By Andrew | March 31, 2011
When I left my account of my process of transferring, I was just deciding on where to start at college. I had been accepted to every school I had applied to, but my process of deciding wasn’t very thorough at all. I eventually decided on SUNY Geneseo because, I thought, the state tuition would be the best value for my dollar, especially at an institution as respected as Geneseo. Deposits and housing applications were mailed, summer came and went, and I was settling into college life in Geneseo, or rather trying to settle.
Every time I had toured Geneseo, I had appreciated the natural beauty of the campus. Geneseo is located just south of Rochester in the Genesee Valley, and the campus is situated on one of the many steep hills overlooking farmlands and patches of forest. The small town, I thought, was idyllic: Main Street was the only street, flanked with small family businesses and surrounded with affluent suburbs. Even the smell of manure being spread by the farmers around had the air of authentic rusticity. I had thought it was a perfumed odor, but it was, of course, always a pile of excrement. This is a theme of idealization that should be kept in mind. I moved in with the sense that I would grapple with great questions here in the quaint wilderness, my abstracted Walden.
My intent since my junior year has been to major in English, flirting with my passion for language and writing but unable to commit to artistic study. However, in my senior year, I was encouraged to follow my dreams and write, being told that I had talent. I had approached schools looking for writing programs, but did so formulaically: Geneseo has an English program with a concentration in creative writing; Canisius has the same situation. Therefore, with that mentality, I saw no difference between the two programs. This, of course, was wrong. Plainly and simply wrong.
I can only speak particularly about my own unique experience, but I will try to offer some general observations to make this as practical as possible. For a creative writer, one needs more resources beyond classes, clubs, and labs; the art of writing relies both mechanically on learning from other writers and fundamentally on experiences––actually living life. Some writers may differ, but again I have my excuse of only having to write from my experience. Geneseo, I found out, is a little destitute in both respects. The town of Geneseo itself is, as you can tell from my description, small, secluded, and largely homogenous. This makes for a very cold literary environment. The town is so small as to not pull any authors really at all. The nearest city was Rochester, which could feature some established writers talking about their craft, but it was still thirty miles away––so far as to be prohibitive. Geneseo was effectively exiled, and the college existed in a bubble. What little was written there came only from the faculty and students; there was no import, so if one was going to learn from other writers, there came a point where literary inbreeding would take place. The same people (largely undisciplined, myself included) would come to readings and offer very little to learn about.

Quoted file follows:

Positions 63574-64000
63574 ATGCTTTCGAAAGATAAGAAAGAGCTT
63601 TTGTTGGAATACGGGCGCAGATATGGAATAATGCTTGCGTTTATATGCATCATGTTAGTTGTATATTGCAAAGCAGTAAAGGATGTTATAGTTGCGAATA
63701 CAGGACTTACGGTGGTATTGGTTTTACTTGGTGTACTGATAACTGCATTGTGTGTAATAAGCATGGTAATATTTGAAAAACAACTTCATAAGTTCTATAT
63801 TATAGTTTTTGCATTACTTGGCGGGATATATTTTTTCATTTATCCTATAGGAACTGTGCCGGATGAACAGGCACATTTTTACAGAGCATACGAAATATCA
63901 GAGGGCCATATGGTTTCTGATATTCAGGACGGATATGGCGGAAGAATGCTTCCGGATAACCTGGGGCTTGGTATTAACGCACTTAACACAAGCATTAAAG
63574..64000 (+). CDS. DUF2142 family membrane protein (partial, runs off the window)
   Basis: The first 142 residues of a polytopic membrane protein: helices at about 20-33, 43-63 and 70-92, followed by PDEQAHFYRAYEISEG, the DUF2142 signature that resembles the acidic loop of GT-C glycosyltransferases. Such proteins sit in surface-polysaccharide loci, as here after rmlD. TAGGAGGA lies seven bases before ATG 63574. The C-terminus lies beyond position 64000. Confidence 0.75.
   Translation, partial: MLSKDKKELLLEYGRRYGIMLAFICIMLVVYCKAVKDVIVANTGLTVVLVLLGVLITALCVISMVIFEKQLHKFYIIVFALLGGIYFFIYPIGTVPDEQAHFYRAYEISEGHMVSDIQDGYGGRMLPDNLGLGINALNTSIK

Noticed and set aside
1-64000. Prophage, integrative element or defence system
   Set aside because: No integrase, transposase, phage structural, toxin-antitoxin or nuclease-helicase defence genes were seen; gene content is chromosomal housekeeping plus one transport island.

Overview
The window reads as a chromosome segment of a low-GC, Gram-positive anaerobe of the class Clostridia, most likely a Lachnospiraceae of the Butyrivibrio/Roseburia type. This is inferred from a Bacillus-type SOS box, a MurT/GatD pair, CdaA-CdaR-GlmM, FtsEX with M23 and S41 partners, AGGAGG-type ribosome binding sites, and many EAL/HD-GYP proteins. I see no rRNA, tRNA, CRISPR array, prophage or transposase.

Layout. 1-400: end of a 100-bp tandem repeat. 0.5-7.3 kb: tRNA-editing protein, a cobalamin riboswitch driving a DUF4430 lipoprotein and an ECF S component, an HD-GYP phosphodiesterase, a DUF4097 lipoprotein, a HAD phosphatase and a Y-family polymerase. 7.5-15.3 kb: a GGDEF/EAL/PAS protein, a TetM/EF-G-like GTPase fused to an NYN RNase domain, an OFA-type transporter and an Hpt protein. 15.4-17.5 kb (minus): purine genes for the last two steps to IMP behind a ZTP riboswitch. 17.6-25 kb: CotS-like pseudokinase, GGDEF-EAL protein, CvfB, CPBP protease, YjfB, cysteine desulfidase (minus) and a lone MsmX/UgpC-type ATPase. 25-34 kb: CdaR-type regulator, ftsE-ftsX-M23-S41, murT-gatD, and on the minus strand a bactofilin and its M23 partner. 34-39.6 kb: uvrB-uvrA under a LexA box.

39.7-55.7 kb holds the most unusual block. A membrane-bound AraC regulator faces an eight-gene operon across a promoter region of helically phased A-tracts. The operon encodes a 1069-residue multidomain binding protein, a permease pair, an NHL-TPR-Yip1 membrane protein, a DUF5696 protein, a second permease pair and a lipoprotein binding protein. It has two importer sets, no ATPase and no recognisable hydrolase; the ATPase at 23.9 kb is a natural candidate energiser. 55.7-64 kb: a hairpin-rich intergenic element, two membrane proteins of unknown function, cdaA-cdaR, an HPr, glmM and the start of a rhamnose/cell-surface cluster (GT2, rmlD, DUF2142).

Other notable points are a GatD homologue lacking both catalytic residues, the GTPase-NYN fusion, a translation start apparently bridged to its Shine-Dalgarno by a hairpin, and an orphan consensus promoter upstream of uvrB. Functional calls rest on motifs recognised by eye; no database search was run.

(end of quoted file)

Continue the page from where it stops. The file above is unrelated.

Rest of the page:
Here I’ll include one of those macro observations: A college is always limited by its surrounding area.
In addition to the general setting of Geneseo, the university itself suffered from difficulties. It is a university funded by the State of New York… perhaps you can see where I’m going. Budget cuts. School newspaper articles abounded with reports of continuing cuts to the SUNY budget, but by the time I had arrived, the creative writing program within the English major had been largely gutted. It is sadly the fate of many of the arts when faced with the hatchet of cash strapped administrators. I talked to my one professor there about the creative writing program as it stood when during my first semester. The picture he offered was bleak: faculty members trained in the academic study of English were teaching courses, the number of creative writing courses was dwindling due, and the one published writer––a poet––had retired the previous year. His position, though, was likely to go unfilled for awhile due to a hiring freeze that was starting to look like permafrost.
Not only was the fundamental study of writing gutted, but the auxiliaries of the craft were also lacking for the same reason. No creative writer was scheduled to speak at all, and no one had any intention of doing so. The only readings that occurred featured the writings of professors who, though talented, came from an academic background and therefore were often as undisciplined as their audience. This contributed to the literary inbreeding I had mentioned before.
Here’s another observation: a school is limited by its budget. It is helpful to consider the financial forecast of a university just as much you would a company you’re looking to invest in. Here, though, instead of investing in portfolio, you’re investing in the foundation for your life.
It was at this point of my career at Geneseo that I felt I had lost my aim. I knew what I wanted to do but couldn’t move in the direction of my dreams. I moved through the beautiful landscape feeling choked by a stuffily academic atmosphere. Similarly aimless walks alone through quiet suburbs and desolate forests were how I passed the time. I was floundering. I was discontent. I had stopped writing. That final realization was agonizing to me, and I knew then that I desperately needed to change or else live quietly.